But let’s go back to your original question. How do I buy LuLaRoe?
Go onto Facebook. Search in groups for LuLaRoe. Join a shopping group. (I also recommend posting on Facebook “Hey Friends! Who is in a LLR group? Add me!” It’s a great way to find good groups that your friends like.)
In the group, you should find the date of the stylist’s next online show. You should also find the stylist’s particular rules regarding how the shows work, but I’ll discuss how the shows work in general.
Let’s say that a show is scheduled to run from 8pm on Thursday until 8pm on Friday. That means that at 8pm on Thursday, the stylist will upload photos of all the items she has to sell. And if you’re a serious buyer, you probably want to be online right when the show starts. To find the photos, click on “Photos” at the top of the group and then click “Albums.” From there, you can select the items you want to look at.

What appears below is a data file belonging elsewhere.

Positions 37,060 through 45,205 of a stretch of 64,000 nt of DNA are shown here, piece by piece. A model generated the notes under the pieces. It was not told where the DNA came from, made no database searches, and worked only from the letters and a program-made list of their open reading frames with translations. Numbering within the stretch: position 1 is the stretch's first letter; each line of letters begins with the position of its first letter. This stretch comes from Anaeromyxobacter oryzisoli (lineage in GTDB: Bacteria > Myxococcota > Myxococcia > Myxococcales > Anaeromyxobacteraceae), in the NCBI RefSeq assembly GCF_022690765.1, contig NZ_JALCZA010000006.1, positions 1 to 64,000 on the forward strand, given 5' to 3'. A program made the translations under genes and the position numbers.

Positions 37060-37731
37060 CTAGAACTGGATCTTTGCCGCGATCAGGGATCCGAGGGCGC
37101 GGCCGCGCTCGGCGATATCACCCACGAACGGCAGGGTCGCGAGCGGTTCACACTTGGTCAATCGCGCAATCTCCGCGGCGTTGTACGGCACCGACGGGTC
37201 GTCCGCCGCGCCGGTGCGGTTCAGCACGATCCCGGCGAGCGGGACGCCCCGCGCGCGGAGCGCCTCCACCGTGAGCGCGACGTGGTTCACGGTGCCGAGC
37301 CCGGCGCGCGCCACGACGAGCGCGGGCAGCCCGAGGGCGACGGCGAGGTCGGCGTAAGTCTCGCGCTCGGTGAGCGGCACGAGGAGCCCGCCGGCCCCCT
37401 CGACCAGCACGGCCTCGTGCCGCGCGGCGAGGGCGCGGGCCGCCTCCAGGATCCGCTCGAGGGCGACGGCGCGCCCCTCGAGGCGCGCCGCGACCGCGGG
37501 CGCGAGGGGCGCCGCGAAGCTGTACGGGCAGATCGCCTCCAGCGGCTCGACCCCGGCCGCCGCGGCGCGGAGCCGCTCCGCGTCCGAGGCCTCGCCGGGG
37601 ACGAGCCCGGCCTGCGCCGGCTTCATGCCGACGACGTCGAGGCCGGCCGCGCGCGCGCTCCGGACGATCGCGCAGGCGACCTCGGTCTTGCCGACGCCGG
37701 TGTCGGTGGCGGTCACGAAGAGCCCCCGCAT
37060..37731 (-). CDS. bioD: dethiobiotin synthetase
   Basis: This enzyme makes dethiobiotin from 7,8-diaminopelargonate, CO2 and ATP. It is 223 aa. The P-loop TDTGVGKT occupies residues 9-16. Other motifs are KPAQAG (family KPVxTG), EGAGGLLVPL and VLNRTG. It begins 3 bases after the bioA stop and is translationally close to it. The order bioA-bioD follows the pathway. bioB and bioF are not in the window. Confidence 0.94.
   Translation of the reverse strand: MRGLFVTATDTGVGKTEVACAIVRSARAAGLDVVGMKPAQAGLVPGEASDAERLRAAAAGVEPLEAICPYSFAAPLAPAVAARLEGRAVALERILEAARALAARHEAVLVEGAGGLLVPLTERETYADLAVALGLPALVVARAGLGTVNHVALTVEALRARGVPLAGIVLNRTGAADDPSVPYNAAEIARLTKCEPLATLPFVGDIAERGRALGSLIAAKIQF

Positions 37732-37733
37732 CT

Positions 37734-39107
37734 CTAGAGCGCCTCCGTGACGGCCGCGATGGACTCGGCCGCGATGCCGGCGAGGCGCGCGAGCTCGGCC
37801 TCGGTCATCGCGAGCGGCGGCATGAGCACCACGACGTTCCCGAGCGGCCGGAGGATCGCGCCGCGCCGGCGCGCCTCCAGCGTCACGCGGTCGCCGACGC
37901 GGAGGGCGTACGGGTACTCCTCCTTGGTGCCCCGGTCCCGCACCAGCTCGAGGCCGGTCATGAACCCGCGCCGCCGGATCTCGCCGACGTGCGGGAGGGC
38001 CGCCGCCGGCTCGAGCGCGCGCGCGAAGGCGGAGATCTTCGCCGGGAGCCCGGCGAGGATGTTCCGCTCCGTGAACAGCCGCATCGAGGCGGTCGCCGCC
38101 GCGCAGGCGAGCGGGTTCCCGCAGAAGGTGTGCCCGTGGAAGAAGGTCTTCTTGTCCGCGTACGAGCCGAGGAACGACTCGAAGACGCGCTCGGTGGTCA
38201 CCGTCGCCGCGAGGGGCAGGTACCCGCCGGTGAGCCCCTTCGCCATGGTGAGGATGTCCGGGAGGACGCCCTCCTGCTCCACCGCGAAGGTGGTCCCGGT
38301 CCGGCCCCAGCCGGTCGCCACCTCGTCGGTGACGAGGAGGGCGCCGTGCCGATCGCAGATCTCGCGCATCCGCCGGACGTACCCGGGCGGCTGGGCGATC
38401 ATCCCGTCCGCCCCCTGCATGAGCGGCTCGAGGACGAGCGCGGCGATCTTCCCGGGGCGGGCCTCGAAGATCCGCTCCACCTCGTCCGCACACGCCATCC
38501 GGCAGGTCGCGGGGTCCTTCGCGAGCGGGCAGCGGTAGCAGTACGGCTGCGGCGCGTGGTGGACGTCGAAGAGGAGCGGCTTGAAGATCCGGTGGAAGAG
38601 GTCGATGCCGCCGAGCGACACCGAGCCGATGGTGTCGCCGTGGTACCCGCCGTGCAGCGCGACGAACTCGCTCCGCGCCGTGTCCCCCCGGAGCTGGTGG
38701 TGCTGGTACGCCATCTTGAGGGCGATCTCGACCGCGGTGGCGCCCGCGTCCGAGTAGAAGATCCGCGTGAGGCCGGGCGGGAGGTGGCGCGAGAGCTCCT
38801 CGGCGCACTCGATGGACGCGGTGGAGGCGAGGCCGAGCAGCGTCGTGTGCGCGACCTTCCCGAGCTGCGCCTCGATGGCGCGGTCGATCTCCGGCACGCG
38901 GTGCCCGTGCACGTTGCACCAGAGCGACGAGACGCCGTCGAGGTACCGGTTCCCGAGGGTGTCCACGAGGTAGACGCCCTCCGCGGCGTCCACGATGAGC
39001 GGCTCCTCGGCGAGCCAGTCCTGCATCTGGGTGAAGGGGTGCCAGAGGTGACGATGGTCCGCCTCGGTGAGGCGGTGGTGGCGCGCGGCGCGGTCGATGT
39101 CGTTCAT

When you see a piece of clothing that you absolutely HAVE to have, type SOLD in the comments. Now, here’s where reading the stylist’s rules comes in. Some stylists require you to also include your email address. Others have other particular things they need you to do. Sometimes, if you want a particular piece and someone else has already typed SOLD, you can type SOLD NEXT, so if that person changes their mind or doesn’t pay, you get the next grab at it.
Once you’ve finished your shopping, some stylists will have you fill out a form, indicating what all you’ve claimed. Again, READ THE RULES for the show.